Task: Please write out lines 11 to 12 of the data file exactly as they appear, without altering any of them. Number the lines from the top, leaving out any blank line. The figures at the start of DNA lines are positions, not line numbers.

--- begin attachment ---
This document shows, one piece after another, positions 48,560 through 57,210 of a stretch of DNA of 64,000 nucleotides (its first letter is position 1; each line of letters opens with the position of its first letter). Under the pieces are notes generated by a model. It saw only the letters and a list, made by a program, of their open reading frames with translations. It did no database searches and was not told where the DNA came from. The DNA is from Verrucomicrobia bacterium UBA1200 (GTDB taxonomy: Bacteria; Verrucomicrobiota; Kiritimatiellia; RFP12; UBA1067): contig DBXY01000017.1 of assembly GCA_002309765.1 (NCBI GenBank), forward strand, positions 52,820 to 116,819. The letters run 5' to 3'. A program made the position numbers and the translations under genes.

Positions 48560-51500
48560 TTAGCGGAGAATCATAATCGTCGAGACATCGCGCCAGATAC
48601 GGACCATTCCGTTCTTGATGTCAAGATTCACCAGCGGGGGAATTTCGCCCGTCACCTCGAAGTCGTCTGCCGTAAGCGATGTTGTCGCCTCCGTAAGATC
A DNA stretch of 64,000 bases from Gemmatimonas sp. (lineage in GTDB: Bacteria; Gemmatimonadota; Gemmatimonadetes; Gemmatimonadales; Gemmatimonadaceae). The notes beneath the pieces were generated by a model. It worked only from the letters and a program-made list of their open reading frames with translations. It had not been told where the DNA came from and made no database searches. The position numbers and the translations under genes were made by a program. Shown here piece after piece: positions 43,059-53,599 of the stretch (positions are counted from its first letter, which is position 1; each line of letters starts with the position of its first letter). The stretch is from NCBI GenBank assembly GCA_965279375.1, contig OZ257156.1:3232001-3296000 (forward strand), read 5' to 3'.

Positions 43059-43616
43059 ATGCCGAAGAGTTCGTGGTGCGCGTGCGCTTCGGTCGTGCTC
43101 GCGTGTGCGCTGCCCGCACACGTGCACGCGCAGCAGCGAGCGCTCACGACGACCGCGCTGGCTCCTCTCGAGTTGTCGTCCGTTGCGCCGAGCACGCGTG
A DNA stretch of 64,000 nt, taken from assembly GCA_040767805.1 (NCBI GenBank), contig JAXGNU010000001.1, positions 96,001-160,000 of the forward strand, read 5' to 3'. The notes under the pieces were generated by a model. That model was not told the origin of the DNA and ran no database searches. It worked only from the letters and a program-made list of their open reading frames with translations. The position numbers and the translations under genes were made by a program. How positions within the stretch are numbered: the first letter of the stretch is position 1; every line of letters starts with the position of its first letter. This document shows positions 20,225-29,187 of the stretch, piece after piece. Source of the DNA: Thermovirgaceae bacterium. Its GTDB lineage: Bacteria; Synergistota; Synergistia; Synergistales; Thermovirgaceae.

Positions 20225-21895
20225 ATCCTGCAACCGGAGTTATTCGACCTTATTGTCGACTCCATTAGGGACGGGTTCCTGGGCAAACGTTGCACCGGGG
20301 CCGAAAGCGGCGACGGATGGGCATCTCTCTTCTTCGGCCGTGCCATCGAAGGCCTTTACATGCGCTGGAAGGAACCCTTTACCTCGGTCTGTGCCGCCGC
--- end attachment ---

20225 ATCCTGCAACCGGAGTTATTCGACCTTATTGTCGACTCCATTAGGGACGGGTTCCTGGGCAAACGTTGCACCGGGG
20301 CCGAAAGCGGCGACGGATGGGCATCTCTCTTCTTCGGCCGTGCCATCGAAGGCCTTTACATGCGCTGGAAGGAACCCTTTACCTCGGTCTGTGCCGCCGC